I really like the extra cushioning in the sole, particularly in the heel area. It’s very shock absorbent, and is radiused to enhance driving comfort on a long shift.

I spent my first day in the Clash almost exclusively on my feet. The firm lacing system and bouncy heel led me to try a few low test PLF’s off a wall. These boots are amazing jumpers. They would be great for a paratrooper or in a pararescue situation.

The flexible compression-molded EVA midsole and PU foam heel cushion also helped provide long-lasting impact absorption. The antibacterial and moisture-wicking lining kept them comfortable and dry.

I was also surprised that absolutely no break-in period was required. I had brought a back-up pair in case the break-in got rough, but I never needed them. The Clash was comfortable from the start to finish of a very long day.

Easy on, easy off

The BOA lacing system is astonishing, and my favorite feature of the boot.

For those that have not seen it yet, it combines the speed of a zipper with the support of a lace. It’s quickly becoming popular in sports footwear, and ski boot companies even use it.

BOA provides you a quick in-and-out of the boot, and is engineered for comfort and performance. The system has a braided stainless steel cable for long-lasting durability.

I quickly grew to love the BOA system. Twist and pull, and off the boots come. A quick twist or two, and you are tightly laced for maximum ankle support.

The other thing I like it the flexibility where you need it. The lacing gaps are strategically placed so that some flexibility, like foot extension, is useful. I just can’t get over how cleverly this boot combines rigid ankle and forefoot support with a surprising range of motion.

Blauer makes the Clash in a variety of styles. They have both 6- and 8-inch-tall versions and waterproof, non-waterproof and insulated models. Whether you work in the desert or the mountains, you can find a model suited to your specifics needs. Prices range from about $130 to $170.

Use this analysis tool for a better EMS grant proposal

Building a strong argument for your grant proposal is not an easy task, but using a cause-and-effect analysis to determine which areas to focus on can make the process a lot easier.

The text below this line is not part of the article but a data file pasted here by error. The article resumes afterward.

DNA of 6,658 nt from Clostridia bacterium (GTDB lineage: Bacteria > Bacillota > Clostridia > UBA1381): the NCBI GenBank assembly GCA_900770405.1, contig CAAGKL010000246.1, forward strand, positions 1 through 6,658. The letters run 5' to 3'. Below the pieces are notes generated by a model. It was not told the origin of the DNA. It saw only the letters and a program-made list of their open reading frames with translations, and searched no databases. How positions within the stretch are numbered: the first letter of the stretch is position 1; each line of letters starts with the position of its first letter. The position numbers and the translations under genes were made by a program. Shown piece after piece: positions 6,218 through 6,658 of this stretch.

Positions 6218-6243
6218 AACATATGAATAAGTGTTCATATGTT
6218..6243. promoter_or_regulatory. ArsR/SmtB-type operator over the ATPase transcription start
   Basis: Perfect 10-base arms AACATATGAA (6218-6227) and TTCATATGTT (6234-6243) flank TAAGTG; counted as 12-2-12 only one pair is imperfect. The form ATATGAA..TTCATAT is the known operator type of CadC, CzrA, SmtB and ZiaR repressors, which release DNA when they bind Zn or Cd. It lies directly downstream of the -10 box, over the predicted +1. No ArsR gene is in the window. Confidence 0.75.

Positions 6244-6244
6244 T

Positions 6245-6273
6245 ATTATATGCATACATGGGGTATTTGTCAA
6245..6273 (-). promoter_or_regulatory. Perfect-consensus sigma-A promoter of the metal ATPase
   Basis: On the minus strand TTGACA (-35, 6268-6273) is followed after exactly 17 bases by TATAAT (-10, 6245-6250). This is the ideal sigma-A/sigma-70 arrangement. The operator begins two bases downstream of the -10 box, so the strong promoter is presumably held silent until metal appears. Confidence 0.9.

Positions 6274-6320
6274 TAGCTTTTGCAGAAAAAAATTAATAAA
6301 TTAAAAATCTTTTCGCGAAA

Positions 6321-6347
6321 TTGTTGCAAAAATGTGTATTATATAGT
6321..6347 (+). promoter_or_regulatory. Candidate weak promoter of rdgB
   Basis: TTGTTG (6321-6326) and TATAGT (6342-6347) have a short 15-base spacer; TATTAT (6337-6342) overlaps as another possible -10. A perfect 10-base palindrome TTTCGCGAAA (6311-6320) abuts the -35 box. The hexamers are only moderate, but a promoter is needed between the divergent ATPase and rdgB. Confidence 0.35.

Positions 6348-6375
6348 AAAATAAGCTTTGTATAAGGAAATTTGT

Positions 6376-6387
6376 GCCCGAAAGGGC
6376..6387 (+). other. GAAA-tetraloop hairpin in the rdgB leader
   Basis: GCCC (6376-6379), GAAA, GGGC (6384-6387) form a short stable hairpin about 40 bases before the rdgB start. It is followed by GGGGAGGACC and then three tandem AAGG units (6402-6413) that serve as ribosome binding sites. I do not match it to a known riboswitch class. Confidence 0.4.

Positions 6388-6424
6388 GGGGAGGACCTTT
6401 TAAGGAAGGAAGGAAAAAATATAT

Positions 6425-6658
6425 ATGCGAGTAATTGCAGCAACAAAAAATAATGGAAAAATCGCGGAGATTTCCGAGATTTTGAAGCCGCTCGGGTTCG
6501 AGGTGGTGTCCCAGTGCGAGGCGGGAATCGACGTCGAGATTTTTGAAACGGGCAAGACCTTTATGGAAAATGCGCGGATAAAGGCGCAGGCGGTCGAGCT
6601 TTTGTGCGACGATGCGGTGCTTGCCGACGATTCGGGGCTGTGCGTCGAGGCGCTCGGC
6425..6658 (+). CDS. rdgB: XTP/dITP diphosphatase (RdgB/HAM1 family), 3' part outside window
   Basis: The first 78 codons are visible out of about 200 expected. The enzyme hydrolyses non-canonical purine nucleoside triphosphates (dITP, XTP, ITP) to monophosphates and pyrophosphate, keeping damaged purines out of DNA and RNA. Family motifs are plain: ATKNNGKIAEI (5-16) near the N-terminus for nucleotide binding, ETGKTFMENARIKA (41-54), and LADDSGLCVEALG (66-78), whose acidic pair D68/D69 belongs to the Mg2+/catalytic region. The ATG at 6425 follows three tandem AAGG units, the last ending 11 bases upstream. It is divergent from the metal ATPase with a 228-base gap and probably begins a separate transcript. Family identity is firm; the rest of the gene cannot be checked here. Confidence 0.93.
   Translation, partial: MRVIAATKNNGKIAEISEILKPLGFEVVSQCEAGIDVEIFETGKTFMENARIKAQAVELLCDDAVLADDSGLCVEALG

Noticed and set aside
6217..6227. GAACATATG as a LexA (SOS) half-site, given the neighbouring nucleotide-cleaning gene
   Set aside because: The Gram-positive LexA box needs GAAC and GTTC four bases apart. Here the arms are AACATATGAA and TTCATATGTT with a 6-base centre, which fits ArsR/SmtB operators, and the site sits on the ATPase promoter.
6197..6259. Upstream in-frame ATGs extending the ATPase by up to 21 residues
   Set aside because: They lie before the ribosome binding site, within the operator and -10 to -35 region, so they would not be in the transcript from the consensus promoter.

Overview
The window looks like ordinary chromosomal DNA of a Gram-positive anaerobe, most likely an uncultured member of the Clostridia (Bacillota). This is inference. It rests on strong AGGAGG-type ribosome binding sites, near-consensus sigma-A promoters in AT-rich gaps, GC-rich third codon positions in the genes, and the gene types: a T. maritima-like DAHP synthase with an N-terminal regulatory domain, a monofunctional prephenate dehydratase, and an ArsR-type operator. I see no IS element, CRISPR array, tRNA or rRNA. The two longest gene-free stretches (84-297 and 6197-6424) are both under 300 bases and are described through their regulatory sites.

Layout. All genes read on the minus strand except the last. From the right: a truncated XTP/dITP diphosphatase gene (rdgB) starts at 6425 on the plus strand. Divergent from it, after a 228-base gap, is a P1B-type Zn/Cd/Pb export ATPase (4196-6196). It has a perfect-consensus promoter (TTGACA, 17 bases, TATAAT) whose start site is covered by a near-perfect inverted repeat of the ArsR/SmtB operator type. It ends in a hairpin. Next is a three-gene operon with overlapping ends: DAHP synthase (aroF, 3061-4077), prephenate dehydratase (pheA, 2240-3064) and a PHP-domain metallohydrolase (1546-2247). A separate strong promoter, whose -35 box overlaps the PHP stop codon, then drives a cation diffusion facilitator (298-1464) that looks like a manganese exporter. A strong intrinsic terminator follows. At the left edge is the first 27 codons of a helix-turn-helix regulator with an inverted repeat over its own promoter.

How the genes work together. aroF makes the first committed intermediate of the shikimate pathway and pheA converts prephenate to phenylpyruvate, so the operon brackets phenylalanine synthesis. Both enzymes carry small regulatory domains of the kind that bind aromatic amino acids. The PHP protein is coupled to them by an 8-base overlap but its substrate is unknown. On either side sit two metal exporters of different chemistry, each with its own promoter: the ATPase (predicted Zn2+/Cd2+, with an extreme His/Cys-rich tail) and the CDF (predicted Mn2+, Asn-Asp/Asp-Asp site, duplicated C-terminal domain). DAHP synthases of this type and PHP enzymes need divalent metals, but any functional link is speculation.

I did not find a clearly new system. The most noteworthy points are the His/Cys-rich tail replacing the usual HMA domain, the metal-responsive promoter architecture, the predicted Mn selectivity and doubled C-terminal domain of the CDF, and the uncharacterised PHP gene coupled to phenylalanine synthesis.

First, determine what problem are you trying to solve. For some agencies this could be quicker response times, increasing cardiac arrest survivors, or reducing injuries for on-duty personnel.

When constructing a grant proposal, be mindful of every facet of the problem and how it affects your agency and the community you serve. There are many ways to accomplish this task; one that I find very useful is the fish-bone diagram.

This technique helps identify many possible causes for a problem, and can lead to great brainstorming for an individual or a group.

For example, here’s an example of the fish-bone diagram showing a problem of missed free throws in basketball.

As you can see, the diagram lists the possible causes that have led to the effect of missed free throws. The example above does a great job providing a broad range of specific causes, and this is exactly how you must approach a grant proposal.

Cause: Poor cardiac arrest outcomes

For our example, let’s say an EMS agency is experiencing poor outcomes for out-of-hospital cardiac arrests. What factors could be contributing to these poor outcomes"

Was bystander CPR done" Were AEDs available and used" What was the response time of EMS" How far was the incident from the nearest hospital"

Take a moment to construct your own fish-bone diagram and submit it in the comments below.

Effect: Poor cardiac arrest outcomes

Now that we have an excellent idea of what causes our problem, how do we develop this information into a grant proposal"

Through your fish-bone diagram, you concluded one cause was poor AED availability. To break this down even further to get to the root cause, we could do another fish-bone diagram for just poor AED availability. However, in this article we are going to keep it simple.

We will use this information for an extremely common grant application question: summarize the purpose of this request. In this case, the purpose of requesting funding for AEDs would be to improve out-of-hospital cardiac arrest for your community.